Derek Schauland gives an overview of File System Auditor from Scriptlogic, which allows you to monitor, audit, and report on network file usage in your organization.
Helping users locate and work with networked files is a big part of IT support duties. Imagine a support call rolling across your desk where the user is looking for a file for a project that he has been working on but the file is now gone. Usually these kinds of panic calls occur about thirty minutes before the file is needed for a meeting. How do you go about tracking down the mystery file?
Sure, using a snapshot of the file will allow a previous version to be restored, but that only solves half the problem. If the user is not aware who moved or deleted the file in the first place, then restoring a version might not solve the issue. If this scenario seems all too familiar, File System Auditor from ScriptLogic might provide a solution for you. It helps the IT staff sort out what happened to files on the network and when.
File System Auditor (FSA) is a great reporting tool for tracking down the user who may have changed or removed a file or for keeping tabs on file creation. It monitors a file path and can alert users or administrators to changes made to a file or all files in a folder. The goal of the application is to ensure that files stored on the network can be accounted for and that changes to them can be traced back to a specific user and time of day.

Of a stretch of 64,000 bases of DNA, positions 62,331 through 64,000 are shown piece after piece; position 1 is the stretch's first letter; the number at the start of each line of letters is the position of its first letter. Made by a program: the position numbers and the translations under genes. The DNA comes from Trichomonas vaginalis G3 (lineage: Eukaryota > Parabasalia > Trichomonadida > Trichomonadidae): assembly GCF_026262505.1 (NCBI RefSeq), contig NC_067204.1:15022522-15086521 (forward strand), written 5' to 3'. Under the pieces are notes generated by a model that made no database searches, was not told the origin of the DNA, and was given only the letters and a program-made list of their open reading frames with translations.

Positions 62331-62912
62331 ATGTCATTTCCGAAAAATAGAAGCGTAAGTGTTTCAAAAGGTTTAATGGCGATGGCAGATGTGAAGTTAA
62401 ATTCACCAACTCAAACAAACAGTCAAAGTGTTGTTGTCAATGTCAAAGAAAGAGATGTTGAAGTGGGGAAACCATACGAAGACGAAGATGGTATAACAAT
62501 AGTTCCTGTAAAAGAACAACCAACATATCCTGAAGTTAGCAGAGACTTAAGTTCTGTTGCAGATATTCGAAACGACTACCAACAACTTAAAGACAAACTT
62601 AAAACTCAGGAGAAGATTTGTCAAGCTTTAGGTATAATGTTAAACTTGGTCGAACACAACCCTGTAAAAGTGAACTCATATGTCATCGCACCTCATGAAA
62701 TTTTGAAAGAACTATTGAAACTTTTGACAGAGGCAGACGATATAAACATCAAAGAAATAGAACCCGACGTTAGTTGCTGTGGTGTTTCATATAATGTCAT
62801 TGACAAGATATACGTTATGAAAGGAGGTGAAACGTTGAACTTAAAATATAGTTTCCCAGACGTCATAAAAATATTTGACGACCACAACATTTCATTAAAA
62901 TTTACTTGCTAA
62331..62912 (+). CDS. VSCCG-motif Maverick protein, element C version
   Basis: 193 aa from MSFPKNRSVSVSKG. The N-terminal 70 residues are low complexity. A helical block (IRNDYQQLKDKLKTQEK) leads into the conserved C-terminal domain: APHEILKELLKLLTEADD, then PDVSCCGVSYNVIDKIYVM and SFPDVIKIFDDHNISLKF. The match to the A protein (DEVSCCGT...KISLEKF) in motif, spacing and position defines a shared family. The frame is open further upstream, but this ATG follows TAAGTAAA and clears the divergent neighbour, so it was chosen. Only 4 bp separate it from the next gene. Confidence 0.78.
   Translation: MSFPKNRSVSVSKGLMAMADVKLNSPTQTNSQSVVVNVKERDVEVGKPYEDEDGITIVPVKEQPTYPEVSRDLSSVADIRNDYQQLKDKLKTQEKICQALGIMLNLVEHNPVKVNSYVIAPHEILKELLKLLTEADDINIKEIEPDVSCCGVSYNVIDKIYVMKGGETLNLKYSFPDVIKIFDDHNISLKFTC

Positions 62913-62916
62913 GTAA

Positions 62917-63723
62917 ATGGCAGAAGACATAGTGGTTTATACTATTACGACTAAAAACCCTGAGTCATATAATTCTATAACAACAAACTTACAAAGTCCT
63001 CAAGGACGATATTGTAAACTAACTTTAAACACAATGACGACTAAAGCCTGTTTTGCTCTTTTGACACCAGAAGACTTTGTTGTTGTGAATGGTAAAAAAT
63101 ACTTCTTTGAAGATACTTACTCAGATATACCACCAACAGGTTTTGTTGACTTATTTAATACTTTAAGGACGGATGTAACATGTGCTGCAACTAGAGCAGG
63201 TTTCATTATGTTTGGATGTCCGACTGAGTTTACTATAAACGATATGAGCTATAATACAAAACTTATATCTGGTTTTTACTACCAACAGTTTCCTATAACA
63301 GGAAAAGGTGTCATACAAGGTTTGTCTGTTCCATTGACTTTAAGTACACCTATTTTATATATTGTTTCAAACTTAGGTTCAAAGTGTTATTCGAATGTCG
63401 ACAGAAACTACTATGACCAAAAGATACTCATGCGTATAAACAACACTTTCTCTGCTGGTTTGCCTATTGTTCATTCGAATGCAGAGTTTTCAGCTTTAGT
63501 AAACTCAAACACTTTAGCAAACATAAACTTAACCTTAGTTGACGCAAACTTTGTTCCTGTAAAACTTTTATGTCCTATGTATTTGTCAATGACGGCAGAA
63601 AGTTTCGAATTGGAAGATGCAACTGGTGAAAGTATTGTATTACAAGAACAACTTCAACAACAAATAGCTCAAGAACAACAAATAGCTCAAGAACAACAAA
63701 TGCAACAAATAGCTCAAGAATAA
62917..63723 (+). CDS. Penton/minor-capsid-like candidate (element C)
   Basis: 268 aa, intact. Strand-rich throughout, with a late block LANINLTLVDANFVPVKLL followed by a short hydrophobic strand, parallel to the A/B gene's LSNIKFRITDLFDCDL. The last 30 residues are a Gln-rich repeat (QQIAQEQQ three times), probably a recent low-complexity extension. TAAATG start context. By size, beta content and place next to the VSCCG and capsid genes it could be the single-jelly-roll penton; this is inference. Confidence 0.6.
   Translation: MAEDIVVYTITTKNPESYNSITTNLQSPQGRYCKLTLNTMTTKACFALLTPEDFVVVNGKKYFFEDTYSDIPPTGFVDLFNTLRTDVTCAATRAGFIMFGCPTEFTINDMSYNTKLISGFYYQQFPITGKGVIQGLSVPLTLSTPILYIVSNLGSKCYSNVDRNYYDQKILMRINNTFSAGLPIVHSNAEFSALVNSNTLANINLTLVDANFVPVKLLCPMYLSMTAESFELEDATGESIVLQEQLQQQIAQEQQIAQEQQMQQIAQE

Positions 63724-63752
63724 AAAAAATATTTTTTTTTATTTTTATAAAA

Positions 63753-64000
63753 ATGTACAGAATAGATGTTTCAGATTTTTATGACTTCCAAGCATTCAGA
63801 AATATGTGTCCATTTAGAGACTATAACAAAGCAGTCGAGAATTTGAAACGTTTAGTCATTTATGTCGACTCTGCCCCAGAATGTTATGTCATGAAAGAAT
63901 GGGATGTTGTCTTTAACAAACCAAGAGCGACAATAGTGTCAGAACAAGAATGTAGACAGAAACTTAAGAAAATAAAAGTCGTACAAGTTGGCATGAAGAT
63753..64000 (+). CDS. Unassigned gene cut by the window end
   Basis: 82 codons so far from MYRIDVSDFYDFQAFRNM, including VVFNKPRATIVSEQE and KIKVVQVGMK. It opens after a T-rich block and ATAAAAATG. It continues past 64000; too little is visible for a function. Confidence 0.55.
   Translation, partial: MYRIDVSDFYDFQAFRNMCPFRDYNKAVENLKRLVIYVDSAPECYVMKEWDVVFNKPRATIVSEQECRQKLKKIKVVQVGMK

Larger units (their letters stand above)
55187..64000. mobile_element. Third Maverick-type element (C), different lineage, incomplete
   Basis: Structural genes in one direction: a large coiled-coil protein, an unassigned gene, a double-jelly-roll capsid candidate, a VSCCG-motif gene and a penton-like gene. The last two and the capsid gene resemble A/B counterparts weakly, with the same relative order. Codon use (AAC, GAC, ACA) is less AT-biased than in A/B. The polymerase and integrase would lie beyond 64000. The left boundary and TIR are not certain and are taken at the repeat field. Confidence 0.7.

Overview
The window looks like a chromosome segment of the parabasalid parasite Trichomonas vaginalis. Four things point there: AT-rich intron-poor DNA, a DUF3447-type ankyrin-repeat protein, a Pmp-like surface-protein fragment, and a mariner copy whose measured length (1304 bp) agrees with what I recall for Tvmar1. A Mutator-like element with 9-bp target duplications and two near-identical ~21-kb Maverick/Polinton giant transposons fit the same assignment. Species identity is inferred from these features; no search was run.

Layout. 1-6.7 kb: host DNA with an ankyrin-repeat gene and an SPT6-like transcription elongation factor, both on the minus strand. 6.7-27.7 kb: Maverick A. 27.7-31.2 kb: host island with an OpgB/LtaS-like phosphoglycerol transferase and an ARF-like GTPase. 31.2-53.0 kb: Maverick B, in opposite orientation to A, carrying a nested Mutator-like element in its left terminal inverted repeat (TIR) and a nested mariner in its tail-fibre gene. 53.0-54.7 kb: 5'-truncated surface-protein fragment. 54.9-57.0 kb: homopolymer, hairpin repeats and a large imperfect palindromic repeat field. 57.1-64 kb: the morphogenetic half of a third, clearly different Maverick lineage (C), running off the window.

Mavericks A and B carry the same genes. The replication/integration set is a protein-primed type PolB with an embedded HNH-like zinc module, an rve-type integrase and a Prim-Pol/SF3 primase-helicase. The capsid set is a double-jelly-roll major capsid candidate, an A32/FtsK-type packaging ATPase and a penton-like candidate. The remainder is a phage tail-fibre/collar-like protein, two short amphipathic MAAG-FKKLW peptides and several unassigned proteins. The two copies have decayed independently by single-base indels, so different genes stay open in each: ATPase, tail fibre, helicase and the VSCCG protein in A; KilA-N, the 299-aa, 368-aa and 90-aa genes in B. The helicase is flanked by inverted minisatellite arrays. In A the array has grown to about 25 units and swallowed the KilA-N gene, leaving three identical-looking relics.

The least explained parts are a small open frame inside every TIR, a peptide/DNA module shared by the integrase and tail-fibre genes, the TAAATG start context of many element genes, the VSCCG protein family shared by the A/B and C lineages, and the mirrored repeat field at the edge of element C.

Preventing the action on behalf of the user can be done through Windows, but understanding what is happening to the files stored on the network is the ultimate job of FSA.Supported operating systems:
- Windows XP
- Windows Vista
- Windows 7
- Windows Server 2003
None specific to the application
Who's it for?
IT administrators who need to keep track of files (and changes or modifications to them) for compliance reasons may find FSA very helpful. In my organization, FSA made it possible to isolate a file removal operation to a specific user. Having a log of the action ensured that the file's creator and its other users could get what they needed prior to the file being deleted as well as work with the individual to determine the reason why the file was being removed.
What problem does it solve?
File System Auditor can help when evaluating disk usage by allowing administrators to track which files others in the organization are using most. For example, when a user asks about a file that they insist cannot be archived to offsite storage because it might be needed, the access and usage of the file can be reported on for a given time period to help determine the overall usefulness of the item. The single pane view of this information is also much more user friendly than creating a bunch of views within Windows Explorer and trying to get a reportable view.
Ease of use has to be at the top of this list. When working with FSA, simply specifying a path on the licensed server will provide any information about the file or files within the path. From creation and modification to removal and permissions changes, all of the information about actions on the file is reported in a very user-friendly way.